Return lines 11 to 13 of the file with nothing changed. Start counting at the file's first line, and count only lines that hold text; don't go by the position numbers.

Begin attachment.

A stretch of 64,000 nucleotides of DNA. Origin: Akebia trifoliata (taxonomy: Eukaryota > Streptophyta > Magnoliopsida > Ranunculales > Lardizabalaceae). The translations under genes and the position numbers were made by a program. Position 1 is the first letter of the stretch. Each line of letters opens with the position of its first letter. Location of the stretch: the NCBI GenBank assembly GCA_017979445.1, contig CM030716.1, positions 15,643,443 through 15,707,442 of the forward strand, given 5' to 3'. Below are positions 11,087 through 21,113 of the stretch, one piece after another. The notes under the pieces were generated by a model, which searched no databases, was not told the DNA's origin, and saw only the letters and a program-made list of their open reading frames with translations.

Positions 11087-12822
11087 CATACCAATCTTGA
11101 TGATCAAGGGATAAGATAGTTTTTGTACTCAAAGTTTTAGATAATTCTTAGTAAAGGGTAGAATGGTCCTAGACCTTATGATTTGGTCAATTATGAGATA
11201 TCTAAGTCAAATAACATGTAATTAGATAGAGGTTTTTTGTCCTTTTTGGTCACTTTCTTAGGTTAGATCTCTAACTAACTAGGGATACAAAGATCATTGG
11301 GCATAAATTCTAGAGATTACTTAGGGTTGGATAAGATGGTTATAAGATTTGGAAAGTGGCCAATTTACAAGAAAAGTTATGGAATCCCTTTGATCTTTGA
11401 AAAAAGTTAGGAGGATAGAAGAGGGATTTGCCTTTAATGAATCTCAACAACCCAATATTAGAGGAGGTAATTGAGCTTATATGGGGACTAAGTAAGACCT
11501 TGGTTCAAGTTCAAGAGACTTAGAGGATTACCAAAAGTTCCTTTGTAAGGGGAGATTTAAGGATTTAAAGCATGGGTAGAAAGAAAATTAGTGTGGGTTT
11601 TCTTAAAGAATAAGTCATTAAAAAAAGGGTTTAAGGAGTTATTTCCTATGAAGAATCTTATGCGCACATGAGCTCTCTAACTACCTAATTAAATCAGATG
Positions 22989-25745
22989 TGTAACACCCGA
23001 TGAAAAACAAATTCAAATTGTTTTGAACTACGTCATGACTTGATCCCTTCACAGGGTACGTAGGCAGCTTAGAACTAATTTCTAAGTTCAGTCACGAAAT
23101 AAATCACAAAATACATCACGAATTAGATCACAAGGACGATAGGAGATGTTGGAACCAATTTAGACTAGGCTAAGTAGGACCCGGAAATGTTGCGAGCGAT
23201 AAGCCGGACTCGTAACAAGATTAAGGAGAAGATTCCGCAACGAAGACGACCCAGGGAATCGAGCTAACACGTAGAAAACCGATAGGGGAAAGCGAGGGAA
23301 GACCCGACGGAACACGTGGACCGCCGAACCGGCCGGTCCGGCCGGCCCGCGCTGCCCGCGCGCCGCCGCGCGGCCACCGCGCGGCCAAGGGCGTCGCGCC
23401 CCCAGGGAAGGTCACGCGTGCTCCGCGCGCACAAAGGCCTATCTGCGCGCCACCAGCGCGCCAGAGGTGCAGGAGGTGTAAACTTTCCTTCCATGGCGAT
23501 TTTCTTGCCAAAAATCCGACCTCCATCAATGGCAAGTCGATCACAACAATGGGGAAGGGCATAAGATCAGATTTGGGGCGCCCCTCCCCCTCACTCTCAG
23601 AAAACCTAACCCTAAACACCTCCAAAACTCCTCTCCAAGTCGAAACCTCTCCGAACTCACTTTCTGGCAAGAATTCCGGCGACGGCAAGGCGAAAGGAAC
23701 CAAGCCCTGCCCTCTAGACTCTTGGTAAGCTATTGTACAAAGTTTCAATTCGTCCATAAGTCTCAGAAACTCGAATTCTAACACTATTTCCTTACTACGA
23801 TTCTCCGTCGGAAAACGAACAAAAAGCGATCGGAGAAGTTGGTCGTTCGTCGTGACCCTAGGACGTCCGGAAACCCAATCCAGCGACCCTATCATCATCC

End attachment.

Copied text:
22989 TGTAACACCCGA
23001 TGAAAAACAAATTCAAATTGTTTTGAACTACGTCATGACTTGATCCCTTCACAGGGTACGTAGGCAGCTTAGAACTAATTTCTAAGTTCAGTCACGAAAT
23101 AAATCACAAAATACATCACGAATTAGATCACAAGGACGATAGGAGATGTTGGAACCAATTTAGACTAGGCTAAGTAGGACCCGGAAATGTTGCGAGCGAT